Quote of the day—Diane Dimond

Truth be told, I’d like to see all guns — from small handguns and Glocks to rifles and semi-automatic types — melted down and used for scrap.

Tra-la-lah! Wouldn’t it be a wonderful world that found no need for guns at all?

Diane Dimond
February 27, 2011
Will guns make college campuses safer?
[Truth be told, when she puts her feelings put aside she appears to be reluctantly on our side. She realizes that her feelings are not realistic. She appears to be very conflicted about it but realizes that the utopian ideal of no need for guns isn’t achievable.

I found myself spending quite a bit of time pondering her last sentence I quoted above. It’s a big leap to imagine that type of world where there was “no need for guns at all”. But yeah. I think she is right. If there was no need for guns at all the world would be a better place. No violent crime to be defended against, no wars to fight, you could hunt wild game with bow and arrow or easily trap them. I wonder if we were to admit to the vehement anti-gunners their utopian world sounds nice to us too but utopia isn’t an option. We are realists and if they had a plan by which their utopia was achievable we would work towards that goal with them and then when we reach utopia we would give up our guns. Would they accept the deal, put the gun restrictions aside and work on their utopia? Or do they believe the guns have to go first before their utopia can be achieved? I’m betting it is the latter but I think it would be an interesting conversation.—Joe]


16 thoughts on “Quote of the day—Diane Dimond

  1. That world imagines no place for people perfecting the skill of target practice. I think there are folks who few the exercise of a smooth hole in the center of a paper as the end all be all of their firearms experience. For them, she’s describing a dystopia.

  2. I guess you could say the same thing about nuclear weapons.

    Would the world really be safer if every country had nuclear weapons? Or would it be safer if no one had them?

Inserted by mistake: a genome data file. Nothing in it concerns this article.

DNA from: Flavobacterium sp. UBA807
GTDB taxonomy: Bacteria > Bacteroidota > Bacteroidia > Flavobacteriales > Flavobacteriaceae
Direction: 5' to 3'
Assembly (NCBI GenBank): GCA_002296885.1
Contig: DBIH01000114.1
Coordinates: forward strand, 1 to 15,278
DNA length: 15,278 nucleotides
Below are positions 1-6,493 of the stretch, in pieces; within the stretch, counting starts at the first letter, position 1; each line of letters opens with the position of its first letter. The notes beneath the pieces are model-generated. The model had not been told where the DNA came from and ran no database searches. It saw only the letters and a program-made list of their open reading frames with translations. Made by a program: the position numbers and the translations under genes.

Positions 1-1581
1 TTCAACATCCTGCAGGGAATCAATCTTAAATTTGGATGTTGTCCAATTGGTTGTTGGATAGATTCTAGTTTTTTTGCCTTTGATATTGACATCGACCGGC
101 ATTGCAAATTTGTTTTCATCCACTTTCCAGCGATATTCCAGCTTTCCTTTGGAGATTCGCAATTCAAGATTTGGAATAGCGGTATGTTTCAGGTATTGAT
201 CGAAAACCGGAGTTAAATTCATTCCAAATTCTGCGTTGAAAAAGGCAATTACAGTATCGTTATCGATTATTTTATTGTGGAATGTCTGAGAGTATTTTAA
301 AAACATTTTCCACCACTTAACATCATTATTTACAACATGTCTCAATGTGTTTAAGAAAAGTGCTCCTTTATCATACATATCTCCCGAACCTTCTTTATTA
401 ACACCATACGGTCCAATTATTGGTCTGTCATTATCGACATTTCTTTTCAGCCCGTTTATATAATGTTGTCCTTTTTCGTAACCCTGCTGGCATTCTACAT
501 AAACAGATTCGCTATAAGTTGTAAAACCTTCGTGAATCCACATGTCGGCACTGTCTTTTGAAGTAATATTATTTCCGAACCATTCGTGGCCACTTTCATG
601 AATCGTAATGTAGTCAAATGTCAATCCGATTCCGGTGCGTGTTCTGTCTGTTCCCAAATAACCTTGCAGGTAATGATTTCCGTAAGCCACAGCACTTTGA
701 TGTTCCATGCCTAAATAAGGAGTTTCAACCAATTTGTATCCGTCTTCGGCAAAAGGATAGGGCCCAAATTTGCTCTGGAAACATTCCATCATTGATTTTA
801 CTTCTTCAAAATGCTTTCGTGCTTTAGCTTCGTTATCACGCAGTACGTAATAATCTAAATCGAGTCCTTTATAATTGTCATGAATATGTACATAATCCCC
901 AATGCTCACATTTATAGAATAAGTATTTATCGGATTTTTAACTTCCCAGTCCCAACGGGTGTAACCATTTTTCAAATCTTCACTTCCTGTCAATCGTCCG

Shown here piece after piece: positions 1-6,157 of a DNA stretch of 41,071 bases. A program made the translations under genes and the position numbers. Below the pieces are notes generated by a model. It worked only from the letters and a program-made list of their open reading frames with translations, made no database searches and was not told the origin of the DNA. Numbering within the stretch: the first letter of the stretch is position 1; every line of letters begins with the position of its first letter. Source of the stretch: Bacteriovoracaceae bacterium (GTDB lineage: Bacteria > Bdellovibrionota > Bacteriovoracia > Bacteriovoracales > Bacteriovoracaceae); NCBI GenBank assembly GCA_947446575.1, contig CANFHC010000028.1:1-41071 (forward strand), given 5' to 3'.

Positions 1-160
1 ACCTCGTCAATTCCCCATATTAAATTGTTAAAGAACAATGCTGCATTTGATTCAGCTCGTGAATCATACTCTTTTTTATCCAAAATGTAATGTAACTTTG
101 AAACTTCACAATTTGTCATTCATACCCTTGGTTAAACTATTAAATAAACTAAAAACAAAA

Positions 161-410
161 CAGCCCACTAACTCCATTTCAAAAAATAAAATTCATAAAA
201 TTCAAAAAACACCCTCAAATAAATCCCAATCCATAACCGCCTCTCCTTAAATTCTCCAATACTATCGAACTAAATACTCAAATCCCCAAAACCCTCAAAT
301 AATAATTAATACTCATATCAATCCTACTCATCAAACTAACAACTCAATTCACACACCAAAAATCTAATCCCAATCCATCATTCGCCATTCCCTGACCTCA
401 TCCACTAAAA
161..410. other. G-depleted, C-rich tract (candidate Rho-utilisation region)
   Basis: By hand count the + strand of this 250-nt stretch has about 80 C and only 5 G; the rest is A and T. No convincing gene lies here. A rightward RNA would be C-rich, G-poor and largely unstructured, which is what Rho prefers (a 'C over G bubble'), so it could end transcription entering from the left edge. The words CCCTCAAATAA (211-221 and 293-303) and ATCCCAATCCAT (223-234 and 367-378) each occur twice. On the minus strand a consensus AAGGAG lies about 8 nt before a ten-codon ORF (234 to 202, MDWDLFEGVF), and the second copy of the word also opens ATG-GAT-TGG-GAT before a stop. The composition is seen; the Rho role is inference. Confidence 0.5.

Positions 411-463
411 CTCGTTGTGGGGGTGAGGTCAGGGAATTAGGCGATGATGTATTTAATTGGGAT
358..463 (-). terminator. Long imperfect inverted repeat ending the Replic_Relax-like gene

3. Boyd,

    I’m probably closer to agreeing it would a dystopia than not but I still think it would be a very interesting conversation to have. I think the insight gained would have the potential to be fascinating.


    I think it is totally different. In the utopia envisioned by Diane there is no need for guns. This is different than no one having guns or nuclear weapons but there still being predatory criminals and governments.

    In many scenarios nuclear weapons are a deterrent against conventional war. Hence war doesn’t occur at all. Think of how frequently wars occurred between the countries of Europe before and after the introduction of nuclear weapons into the arsenals. There were other factors such as the U.S. playing the role of policeman and protector but still I think it is a reasonable hypothesis that nuclear weapons saved the lives of millions of people that would have otherwise been killed in conventional wars. Testing that hypothesis is difficult/impossible but I think a good argument can be made for it.

  4. Ubu,



    Yes, there is the fun factor. I agree that guns are too much fun to simply melt down. But I’d love for the rest to be true.

  5. The irony of a world where there is no need for guns because everyone is law abiding and there are no violent criminal/predatory types (including government), is that such a world would have no need to ban guns – because there is no one who will misuse them, since everyone is law abiding and there are no (human) predators. At most, there would be a justification for a basic safety training requirement and safe storage laws to prevent accidents (and if everyone is law abiding, there would be no accidents because everyone will follow the safety and safe storage laws).